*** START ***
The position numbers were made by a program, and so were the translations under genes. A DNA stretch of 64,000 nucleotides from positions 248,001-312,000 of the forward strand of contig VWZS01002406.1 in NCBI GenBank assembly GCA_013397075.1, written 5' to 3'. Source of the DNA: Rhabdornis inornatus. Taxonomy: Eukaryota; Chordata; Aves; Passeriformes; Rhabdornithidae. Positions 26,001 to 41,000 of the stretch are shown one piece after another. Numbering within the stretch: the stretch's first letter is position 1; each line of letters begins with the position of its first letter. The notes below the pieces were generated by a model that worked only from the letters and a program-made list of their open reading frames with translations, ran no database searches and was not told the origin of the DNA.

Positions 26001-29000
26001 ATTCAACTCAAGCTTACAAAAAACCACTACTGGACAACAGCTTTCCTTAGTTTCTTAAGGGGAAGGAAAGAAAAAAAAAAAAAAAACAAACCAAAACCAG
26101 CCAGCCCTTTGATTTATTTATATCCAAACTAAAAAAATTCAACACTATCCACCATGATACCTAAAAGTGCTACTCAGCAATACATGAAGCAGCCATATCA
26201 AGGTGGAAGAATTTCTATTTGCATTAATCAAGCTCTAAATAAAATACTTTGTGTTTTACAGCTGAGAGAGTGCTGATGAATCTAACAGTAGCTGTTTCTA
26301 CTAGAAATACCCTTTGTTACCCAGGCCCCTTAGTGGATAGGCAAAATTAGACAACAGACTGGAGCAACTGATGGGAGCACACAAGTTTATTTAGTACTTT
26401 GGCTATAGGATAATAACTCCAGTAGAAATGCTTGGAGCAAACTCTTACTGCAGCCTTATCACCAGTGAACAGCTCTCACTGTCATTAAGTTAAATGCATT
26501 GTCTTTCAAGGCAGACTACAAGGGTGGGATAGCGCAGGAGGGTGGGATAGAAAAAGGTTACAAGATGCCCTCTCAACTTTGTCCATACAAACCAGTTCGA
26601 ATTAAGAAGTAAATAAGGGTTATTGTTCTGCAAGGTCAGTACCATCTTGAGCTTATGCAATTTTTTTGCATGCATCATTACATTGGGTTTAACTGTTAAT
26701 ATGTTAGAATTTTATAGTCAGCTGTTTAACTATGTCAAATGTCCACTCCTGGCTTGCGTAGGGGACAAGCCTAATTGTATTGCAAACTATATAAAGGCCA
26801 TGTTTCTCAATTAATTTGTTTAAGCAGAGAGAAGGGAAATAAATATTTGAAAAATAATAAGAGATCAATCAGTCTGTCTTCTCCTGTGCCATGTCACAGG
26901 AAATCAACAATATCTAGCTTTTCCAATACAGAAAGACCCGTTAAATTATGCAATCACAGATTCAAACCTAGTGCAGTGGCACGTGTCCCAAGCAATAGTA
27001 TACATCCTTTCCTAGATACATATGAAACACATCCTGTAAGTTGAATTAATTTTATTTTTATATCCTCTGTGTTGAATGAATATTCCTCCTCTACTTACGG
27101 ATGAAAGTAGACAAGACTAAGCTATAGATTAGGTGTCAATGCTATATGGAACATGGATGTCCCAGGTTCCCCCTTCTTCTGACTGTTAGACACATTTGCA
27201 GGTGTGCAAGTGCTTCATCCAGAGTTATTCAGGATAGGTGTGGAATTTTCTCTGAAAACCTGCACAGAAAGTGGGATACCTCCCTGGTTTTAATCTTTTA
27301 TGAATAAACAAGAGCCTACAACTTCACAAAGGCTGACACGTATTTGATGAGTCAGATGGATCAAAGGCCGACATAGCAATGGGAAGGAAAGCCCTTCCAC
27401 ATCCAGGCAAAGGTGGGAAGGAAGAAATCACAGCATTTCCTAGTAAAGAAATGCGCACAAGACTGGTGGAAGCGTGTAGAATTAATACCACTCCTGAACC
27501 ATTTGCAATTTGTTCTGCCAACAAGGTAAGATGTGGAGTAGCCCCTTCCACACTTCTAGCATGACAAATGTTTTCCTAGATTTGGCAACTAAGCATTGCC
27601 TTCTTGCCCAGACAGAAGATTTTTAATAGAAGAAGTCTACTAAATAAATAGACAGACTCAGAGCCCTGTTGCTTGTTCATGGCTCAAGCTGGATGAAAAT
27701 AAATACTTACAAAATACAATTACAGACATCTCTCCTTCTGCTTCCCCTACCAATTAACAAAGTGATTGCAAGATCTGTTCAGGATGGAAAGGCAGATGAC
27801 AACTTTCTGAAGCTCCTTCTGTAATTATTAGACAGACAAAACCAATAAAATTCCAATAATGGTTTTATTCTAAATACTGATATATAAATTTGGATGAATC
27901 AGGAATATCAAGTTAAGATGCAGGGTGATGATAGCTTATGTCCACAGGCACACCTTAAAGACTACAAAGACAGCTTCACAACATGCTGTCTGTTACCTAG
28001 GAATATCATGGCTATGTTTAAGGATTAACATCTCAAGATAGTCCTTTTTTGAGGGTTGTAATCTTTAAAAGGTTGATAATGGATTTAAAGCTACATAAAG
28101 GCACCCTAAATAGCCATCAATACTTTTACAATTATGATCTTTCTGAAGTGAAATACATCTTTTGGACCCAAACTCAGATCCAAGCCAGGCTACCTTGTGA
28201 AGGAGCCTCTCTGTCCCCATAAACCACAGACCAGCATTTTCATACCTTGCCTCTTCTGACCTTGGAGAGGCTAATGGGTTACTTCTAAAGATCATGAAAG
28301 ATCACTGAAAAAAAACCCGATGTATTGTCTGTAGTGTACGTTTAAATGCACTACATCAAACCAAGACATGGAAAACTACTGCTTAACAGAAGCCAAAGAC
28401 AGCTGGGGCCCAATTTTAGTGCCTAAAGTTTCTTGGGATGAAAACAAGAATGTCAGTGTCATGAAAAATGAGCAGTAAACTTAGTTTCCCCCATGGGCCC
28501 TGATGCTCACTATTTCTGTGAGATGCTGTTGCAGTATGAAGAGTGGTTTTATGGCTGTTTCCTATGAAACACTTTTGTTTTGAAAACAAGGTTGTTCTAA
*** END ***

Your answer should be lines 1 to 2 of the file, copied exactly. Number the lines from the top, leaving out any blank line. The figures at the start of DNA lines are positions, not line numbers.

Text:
The position numbers were made by a program, and so were the translations under genes. A DNA stretch of 64,000 nucleotides from positions 248,001-312,000 of the forward strand of contig VWZS01002406.1 in NCBI GenBank assembly GCA_013397075.1, written 5' to 3'. Source of the DNA: Rhabdornis inornatus. Taxonomy: Eukaryota; Chordata; Aves; Passeriformes; Rhabdornithidae. Positions 26,001 to 41,000 of the stretch are shown one piece after another. Numbering within the stretch: the stretch's first letter is position 1; each line of letters begins with the position of its first letter. The notes below the pieces were generated by a model that worked only from the letters and a program-made list of their open reading frames with translations, ran no database searches and was not told the origin of the DNA.

Positions 26001-29000